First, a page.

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Malaria case in Madagascar, probable implication of a new vector, Anopheles coustani.

Nepomichene TN, Tata E, Boyer S - Malar. J. (2015)

Bottom Line: For An. funestus, in April 2013, the EIR was 0.13 ipm.The highest HBR value was observed for An. coustani, 86.13 ipm outdoors.The highest sporozoite rate was also for An. coustani, 9.5 % of An. coustani caught in stable was sporozoite positive.

View Article: PubMed Central - PubMed

Affiliation: Unité d'Entomologie Médicale, Institut Pasteur de Madagascar, BP 1274, Ambatofotsikely, 101, Antananarivo, Madagascar. Jthiery@pasteur.mg.

ABSTRACT

Background: Indoor spraying of insecticides and the use of insecticide-treated bed nets are key strategies for national malaria vector control in the central highlands of Madagascar. During the year 2013, malaria outbreaks were reported by the National Malaria Control Programme in the highlands, including the district of Ankazobe.

Methods: Entomological trapping was carried out in April and May 2013 and in March 2014, using human landing catches, collection of mosquitoes resting in stables and in houses by oral aspirators, and Centers for Disease Control and Prevention light traps. Detection of Plasmodium in mosquitoes was carried out on head and thorax of anopheline females by ELISA, CSP and PCR (Plasmodium falciparum, Plasmodium malariae, Plasmodium vivax, or Plasmodium ovale). Human biting rate (HBR), sporozoite index and entomological infection rate (EIR) were calculated for Anopheles funestus, Anopheles arabiensis, Anopheles mascarensis, and Anopheles coustani.

Results: In Ankazobe district, the presence of malaria vectors such as An. funestus, An. arabiensis and An. mascarensis was confirmed, and a new and abundant potential vector, An. coustani was detected. Indeed, one individual of An. funestus and two An. coustani were detected positive with P. falciparum while one An. mascarensis and four An. coustani were positive with P. vivax. For An. coustani, in March 2014, the EIR varied from 0.01 infectious bites/person/month (ipm) outdoors to 0.11 ipm indoors. For An. funestus, in April 2013, the EIR was 0.13 ipm. The highest HBR value was observed for An. coustani, 86.13 ipm outdoors. The highest sporozoite rate was also for An. coustani, 9.5 % of An. coustani caught in stable was sporozoite positive.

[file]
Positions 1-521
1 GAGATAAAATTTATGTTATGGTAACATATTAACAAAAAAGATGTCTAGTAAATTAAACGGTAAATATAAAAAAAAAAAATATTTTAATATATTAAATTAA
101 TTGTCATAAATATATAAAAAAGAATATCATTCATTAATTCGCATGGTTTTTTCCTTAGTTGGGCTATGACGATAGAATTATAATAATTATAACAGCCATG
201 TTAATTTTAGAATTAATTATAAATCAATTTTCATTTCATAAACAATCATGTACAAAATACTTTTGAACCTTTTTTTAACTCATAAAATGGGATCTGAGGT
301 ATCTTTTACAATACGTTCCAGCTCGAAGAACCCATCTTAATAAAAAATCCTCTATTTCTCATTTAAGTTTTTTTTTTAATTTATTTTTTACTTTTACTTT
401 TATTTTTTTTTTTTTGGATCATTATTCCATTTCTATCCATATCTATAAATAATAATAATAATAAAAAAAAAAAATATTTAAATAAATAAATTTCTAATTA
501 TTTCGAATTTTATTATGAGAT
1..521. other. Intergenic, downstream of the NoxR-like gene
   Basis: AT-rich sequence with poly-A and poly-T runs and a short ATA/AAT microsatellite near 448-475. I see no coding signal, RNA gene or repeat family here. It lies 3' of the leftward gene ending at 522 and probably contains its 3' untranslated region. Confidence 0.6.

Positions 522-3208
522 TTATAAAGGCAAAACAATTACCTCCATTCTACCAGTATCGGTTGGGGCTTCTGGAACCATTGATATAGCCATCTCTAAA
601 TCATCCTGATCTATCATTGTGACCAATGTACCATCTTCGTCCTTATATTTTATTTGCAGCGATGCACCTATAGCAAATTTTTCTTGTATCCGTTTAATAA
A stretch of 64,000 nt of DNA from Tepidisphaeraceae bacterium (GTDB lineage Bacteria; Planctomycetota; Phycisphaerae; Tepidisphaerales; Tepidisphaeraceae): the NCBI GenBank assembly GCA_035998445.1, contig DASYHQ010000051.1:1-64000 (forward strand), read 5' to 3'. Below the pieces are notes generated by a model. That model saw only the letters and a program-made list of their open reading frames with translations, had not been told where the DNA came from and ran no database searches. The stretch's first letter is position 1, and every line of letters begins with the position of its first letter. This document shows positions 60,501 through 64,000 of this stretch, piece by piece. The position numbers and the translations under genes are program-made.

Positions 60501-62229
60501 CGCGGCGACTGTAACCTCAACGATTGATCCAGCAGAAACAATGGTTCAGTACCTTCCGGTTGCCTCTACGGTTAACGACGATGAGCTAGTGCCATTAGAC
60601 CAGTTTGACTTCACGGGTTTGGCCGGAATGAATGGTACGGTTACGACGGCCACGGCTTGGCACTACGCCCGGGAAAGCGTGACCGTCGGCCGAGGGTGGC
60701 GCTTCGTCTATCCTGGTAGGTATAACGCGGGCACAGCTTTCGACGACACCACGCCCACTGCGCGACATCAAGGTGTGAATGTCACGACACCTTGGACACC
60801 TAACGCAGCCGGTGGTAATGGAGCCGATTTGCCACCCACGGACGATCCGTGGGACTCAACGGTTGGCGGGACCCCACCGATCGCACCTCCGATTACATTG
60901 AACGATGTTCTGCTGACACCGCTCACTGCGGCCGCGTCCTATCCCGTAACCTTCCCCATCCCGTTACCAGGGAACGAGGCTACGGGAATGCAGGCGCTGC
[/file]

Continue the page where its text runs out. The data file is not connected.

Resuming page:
Conclusion: The implication of An. coustani in malaria transmission was not previously mentioned in Madagascar. Its very high abundance and the detection of Plasmodium coupled with an opportunistic feeding behaviour in villages with malaria cases supports its role in malaria transmission in Madagascar.

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Study sites
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Fig1: Study sites

Mentions: Entomological surveys were conducted in two communes: Kiangara and Marondry within the Ankazobe district (Fig. 1). The site of Andranovelona II (Site I, S 18°23′25.2′′/EO 47°01′00.0′′) was sampled in April and May 2013 whereas the sites of Bemasoandro (Site A, 17°S 57′26; 47°EO 02′60), Kianjasoa (Site B, 17°S 58′25; 47°EO 01′80), Ambohimiadana (Site C, 17°S 58′59; 47° EO 03′26), Ambohimanjaka (Site D, 17°S 59′27; 47°EO 02′07), Morafeno (Site E, 18°S 24′13; 47°EO 03′03), Miarinarivo Sud (Site F, 18°S 26′05; 47°EO 00′02), Voninahitrinitany (Site G, 18°S 31′50; 47°EO 01′42), and Tsarahonenana (Site H, 18°S 33′30; 47°EO 01′49) were sampled in March 2014 (Fig. 1). In April 2013, human landing catches (HLC), Centers for Disease Control and Prevention simple light traps (CDC LT), collection of mosquitoes resting indoors (MRI) and collection of mosquito resting in stables by oral aspirator were carried out. In May 2013 and March 2014, collection of mosquitoes resting in stables and HLC were carried out, respectively.Fig. 1